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3 Ways a Vegetarian Diet Can Support Women's Health

October is National Vegetarian Awareness Month, a time set aside to recognize the vegetarian lifestyle, to raise awareness of the health benefits of plant-based eating, and to celebrate the diversity of vegetarian cooking. Join us in celebrating National Vegetarian Awareness Month with three ways that plant-forward and vegetarian diets can support women’s health. Before we dive in, let’s cover an important question.

What is a Vegetarian?

A vegetarian is an individual who eats a plant-based diet without meat, fish, or poultry due to spiritual, ethical, health, or other personal reasons. “Vegetarian” is an umbrella term that can include the following individuals:

  • Lacto-ovo vegetarians that eat a plant-based diet including dairy and eggs.

  • Lacto-vegetarians that eat a plant-based diet including dairy products only.

  • Ovo-vegetarians that eat a plant-based diet including eggs only.

Vegans are set apart from vegetarians because they do not consume any animal-based products including butter, honey, and gelatin. Some vegans also avoid the use of non-food animal products like leather or wool.

Plant-Based Eating and Women’s Health

The fiber, protein, vitamins, minerals, antioxidants, phytochemicals, and other compounds in plant foods have been shown to have a powerful effect on insulin sensitivity, hormone balance, cardiovascular health, weight, energy balance, and overall wellness. Vegetarian diets may also support the improvement of many chronic diseases that disproportionately affect black women in America. Here are three ways that plant-based eating can support the unique needs of women.

Supports Insulin Sensitivity and Blood Sugar Control

Research suggests that vegetarians have higher insulin sensitivity than individuals that eat meat, independent of BMI. The effect was shown to be even higher in vegans. This is likely due to the high amount of protein, fiber, and healthy fat available in plant foods like beans, nuts, seeds, tofu, whole grains, fruits, and vegetables. Fiber, protein, and fat work both combined and on their own to slow the release of sugar into blood after eating. This can result in blood sugar balance and improved cell reaction to insulin, a hormone that commands the cells to absorb sugar from the blood. On the contrary, insulin resistance has been associated with irregular cycles and other women’s health issues.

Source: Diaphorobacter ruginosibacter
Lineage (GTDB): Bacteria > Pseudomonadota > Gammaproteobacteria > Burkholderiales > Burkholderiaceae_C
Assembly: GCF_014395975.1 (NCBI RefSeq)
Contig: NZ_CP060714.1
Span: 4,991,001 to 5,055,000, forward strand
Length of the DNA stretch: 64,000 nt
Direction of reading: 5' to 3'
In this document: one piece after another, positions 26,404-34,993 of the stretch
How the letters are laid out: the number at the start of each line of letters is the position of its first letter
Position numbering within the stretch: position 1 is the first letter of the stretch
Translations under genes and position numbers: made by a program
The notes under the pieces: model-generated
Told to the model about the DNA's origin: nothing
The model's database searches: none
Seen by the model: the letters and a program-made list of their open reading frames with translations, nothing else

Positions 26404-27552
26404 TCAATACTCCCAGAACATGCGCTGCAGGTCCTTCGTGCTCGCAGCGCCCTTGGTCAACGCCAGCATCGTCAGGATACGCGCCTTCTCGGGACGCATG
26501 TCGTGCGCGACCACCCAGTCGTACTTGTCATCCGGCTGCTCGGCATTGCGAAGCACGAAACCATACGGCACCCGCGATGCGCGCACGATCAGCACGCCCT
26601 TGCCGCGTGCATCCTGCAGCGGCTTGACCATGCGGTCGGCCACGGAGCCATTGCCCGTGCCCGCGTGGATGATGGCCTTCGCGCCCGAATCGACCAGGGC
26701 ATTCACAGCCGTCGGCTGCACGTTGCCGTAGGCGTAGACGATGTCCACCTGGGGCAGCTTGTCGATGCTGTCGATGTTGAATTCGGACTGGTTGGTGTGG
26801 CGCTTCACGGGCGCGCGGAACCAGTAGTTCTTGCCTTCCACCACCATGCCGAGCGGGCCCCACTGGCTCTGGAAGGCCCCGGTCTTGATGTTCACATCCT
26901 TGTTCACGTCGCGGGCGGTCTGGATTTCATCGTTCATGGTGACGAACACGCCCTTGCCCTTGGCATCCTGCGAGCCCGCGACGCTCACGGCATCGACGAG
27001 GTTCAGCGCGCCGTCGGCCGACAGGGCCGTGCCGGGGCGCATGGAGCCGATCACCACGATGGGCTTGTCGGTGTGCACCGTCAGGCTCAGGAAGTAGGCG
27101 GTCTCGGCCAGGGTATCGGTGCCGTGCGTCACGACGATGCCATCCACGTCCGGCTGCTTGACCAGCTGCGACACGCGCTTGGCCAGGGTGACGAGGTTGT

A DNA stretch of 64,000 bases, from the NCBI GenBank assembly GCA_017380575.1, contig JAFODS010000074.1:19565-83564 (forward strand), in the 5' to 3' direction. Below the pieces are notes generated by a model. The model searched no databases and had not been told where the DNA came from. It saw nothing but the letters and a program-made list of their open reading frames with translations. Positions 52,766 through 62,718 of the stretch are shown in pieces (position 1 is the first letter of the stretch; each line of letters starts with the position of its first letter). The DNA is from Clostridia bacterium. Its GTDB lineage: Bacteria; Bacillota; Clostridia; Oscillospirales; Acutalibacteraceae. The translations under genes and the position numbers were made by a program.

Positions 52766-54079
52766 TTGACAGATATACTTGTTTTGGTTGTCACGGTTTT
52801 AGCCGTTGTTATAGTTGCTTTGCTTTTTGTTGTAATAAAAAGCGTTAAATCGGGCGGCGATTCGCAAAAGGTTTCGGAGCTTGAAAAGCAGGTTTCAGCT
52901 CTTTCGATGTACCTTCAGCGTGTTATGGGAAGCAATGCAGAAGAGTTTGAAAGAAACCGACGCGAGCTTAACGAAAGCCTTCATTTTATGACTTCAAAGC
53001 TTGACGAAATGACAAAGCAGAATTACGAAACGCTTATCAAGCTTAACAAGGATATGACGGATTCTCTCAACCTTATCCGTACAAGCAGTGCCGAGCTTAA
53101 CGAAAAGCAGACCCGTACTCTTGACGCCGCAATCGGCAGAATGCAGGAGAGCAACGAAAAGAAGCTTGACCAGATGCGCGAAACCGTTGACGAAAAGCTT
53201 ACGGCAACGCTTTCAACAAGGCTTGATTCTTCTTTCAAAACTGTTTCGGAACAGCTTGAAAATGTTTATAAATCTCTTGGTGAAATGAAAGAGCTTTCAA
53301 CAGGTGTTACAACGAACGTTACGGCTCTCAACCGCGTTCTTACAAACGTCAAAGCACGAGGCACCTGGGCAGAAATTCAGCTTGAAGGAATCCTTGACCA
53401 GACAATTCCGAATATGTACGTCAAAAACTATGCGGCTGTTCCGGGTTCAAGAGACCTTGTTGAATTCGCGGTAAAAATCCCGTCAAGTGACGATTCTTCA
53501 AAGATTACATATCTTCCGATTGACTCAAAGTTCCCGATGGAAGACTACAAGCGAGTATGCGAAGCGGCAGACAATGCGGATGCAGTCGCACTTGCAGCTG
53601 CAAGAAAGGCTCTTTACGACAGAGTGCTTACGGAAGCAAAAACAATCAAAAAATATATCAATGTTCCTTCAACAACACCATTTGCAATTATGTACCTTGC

Supports Proper Inflammatory Response

Healthy inflammation is important for women’s health and immunity. When an infection or injury occurs, inflammatory cells are quickly ordered to attack the body’s offenders - bacteria, viruses, parasites, and toxins – or to heal damaged cells. Inflammation also plays key roles in women’s reproductive health and are required for proper ovulation, menstruation, implantation, and pregnancy. However, in the case of chronic inflammation, these inflammatory cells react to “false alarms” and can cause reproductive and hormone conditions including PCOS, endometriosis, and infertility. Vegetarian, especially vegan, diets have been associated with lower levels of inflammatory markers in the body.

Supports Gut Health

Fruits and vegetables contain prebiotics (fiber, resistant starch, and certain sugars) that support gut health by regulating the removal of waste and toxins from the body. Prebiotics are especially known as microbiome “fertilizers” that stimulate the growth of healthy gut bacteria. Research shows that healthy gut bacteria can play a powerful role in women’s health due to their interaction with estrogens, androgens, insulin, and other hormones that are essential for healthy cycles, ovulation, and pregnancy. As a result, poor gut health may promote hormone and reproductive complications like PCOS, endometriosis, thyroid disorders, ovarian dysfunction, infertility, and female reproductive cancers.

Not committed to the vegetarian lifestyle?

Try “Meatless Mondays” or dedicate one meal – breakfast lunch, or dinner – to vegetarian cooking each day. Fill half of your plate with non-starchy vegetables during meals, drink your fruits and vegetables with smoothies, or blend vegetables for flavorful soups and sauces. Join us in celebrating plant-based and vegetarian cuisine all year long by adding more plants to your diet.

There are many creative and tasty ways to incorporate more fruits, veggies, nuts, seeds, and whole grains into your diet to improve your reproductive and overall health.

Book a call with our holistic plant-based womens health registered dietitian to learn more about plant-based eating and receive personalized guidance for your unique needs based on where you are in the lifecycle (Adolescences, Young Women, Older Women and Motherhood: before pregnancy, during, and beyond). As a bonus, you will also interact with our healthcare team members for additional support.



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